08

Lari Winter Blues – Should We Worry?

In the past two weeks Georgians have been waking up with a sense of déjà vu. In a matter of days, the Georgian currency lost over 8% of its value against the US dollar, and reversed the course of appreciation against the euro. The lari winter blues are reminiscent of the last months of 2013, when, after a long period of stability, the lari lost about 5% of its value against the dollar in the course of ten weeks. The current episode of sudden depreciation sent ripples of worry through the Georgian society and prompted opposition parties to sharply critic...
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Guest — George
I think it is great for ISET to put this all in perspective. Funnily enough, you pipped me the post as I was considering writing a... Read More
Wednesday, 10 December 2014 9:09 PM
Guest — George Welton
I think it is great for ISET to put this all in perspective. Funnily enough, you pipped me the post as I was considering writing a... Read More
Wednesday, 10 December 2014 9:09 PM
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Nov
25

Economic Reflections in the Kakheti Mountains

Over the last weekend I was invited by an international development bank to run a workshop in the nice Hotel Eden in Kvareli, Kakheti. The topic of the workshop was “Georgia’s economic future”. We started the workshop by discussing the great promise of development economics: “Do the right policy, and you’ll be fine”. Economists like Thorvaldur Gylfason like to show the growth paths of pairs of countries with somewhat similar characteristics, like Mauritius and Madagascar, Singapore and Malaysia, Botswana and Nigeria, and Ireland and Greece. In these pair...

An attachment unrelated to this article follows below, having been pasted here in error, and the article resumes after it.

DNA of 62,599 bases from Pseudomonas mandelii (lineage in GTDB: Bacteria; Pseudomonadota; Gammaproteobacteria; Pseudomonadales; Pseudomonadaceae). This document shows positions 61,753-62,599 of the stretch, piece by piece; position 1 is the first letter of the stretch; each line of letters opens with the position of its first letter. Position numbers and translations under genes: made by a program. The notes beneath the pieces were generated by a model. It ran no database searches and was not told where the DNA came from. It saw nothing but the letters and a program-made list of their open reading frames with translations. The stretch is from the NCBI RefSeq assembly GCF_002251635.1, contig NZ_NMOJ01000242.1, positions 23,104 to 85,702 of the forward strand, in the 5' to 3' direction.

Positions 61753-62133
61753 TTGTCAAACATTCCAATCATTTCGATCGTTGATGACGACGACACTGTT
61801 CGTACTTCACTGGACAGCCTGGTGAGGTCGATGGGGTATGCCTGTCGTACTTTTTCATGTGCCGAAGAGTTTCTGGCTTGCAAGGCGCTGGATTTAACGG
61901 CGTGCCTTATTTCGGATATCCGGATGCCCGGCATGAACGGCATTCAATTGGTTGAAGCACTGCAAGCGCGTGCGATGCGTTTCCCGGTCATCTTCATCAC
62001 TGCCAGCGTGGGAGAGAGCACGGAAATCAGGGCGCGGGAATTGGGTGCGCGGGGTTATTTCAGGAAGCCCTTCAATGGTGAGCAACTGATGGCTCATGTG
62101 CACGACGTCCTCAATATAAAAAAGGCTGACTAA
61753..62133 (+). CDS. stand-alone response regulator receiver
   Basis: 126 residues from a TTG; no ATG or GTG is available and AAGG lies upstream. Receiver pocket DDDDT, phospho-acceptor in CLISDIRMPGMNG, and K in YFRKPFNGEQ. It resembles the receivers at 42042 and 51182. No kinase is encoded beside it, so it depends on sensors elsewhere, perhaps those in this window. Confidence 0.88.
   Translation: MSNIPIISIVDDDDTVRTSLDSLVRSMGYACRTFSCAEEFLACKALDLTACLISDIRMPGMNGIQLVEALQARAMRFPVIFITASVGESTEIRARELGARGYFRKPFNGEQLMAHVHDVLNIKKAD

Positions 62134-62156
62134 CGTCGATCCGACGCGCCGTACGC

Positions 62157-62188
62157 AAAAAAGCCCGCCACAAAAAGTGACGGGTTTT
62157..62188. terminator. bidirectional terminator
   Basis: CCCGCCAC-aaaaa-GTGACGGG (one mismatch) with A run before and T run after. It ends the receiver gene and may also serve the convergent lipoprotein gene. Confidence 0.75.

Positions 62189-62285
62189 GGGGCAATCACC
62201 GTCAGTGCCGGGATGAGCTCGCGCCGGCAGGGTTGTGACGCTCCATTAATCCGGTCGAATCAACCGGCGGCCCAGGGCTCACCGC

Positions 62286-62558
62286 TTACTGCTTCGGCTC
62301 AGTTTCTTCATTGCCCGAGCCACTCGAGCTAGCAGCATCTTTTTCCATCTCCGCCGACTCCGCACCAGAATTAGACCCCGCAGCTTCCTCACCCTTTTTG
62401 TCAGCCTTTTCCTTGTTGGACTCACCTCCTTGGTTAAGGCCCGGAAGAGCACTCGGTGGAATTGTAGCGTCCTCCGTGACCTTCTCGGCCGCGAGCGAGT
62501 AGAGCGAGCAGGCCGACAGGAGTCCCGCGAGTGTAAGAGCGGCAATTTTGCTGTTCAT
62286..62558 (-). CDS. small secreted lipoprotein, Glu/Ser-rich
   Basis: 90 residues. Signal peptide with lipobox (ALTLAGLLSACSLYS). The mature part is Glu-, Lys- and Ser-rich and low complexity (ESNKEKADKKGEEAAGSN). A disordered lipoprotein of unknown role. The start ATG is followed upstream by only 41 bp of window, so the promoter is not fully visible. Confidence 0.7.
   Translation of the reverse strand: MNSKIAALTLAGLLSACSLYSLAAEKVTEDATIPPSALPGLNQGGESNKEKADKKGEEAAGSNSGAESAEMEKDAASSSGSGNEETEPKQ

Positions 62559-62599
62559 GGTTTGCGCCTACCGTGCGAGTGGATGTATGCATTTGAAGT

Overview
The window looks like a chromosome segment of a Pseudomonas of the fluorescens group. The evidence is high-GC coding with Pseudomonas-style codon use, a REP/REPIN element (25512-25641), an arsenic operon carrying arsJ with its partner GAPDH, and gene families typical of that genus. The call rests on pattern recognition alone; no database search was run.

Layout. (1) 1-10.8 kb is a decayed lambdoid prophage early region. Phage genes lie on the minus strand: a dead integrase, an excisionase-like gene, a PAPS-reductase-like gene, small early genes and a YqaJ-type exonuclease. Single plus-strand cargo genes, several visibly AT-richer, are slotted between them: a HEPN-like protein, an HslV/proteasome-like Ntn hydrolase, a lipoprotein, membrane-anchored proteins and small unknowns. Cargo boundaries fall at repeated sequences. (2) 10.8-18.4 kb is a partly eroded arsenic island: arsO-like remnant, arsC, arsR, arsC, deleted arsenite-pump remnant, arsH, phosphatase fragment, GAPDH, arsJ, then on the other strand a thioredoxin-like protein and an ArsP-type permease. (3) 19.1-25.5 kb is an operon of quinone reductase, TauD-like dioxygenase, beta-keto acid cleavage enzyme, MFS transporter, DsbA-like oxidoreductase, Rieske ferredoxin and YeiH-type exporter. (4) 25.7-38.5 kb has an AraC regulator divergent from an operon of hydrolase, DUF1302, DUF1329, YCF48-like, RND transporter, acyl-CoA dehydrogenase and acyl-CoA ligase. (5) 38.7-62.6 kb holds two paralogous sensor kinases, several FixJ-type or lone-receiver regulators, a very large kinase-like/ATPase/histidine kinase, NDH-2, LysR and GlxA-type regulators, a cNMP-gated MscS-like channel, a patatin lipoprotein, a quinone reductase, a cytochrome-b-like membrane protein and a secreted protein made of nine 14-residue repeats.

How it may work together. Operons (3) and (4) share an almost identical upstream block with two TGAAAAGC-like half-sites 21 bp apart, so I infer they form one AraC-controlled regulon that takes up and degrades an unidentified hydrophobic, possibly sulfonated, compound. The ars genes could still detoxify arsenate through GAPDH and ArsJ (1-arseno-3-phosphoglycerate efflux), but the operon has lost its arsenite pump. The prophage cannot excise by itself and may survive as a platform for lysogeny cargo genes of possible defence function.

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Guest — Eric Livny
Having just come from Korea, and having observed the Korean economic miracle from close range (thought not at great depth), I can ... Read More
Tuesday, 25 November 2014 4:04 PM
Guest — NP
Very nice! Now, here is a (provocative?) comment about the following statement (and what follows it). "Afterwards, a country has t... Read More
Tuesday, 25 November 2014 4:04 PM
Guest — Adam
I still think there's plenty of room for growth in all sectors in Georgia and I see catch-up growth everywhere I go. There's now a... Read More
Tuesday, 25 November 2014 8:08 PM
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Nov
11

Armenia Generates Windfall Profits for Georgia

When Armenia entered the Russia-dominated customs union in 2013, fear spread among the Georgian public and policy makers. It looked as if Georgia would be economically squeezed in between Russia and Armenia, the latter being one of Russia’s staunchest allies in the region and, given its geopolitical dependency on Russia, sometimes seen as a little more than a Russian agent. Being wary about Russia’s economic influence in the region, it was straightforward for Georgia to respond to this development by upgrading economic ties with our Western allies. There...
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Guest — Eric Livny
Armenia becoming a major gas exporter? Who would have thought of this...
Tuesday, 11 November 2014 11:11 AM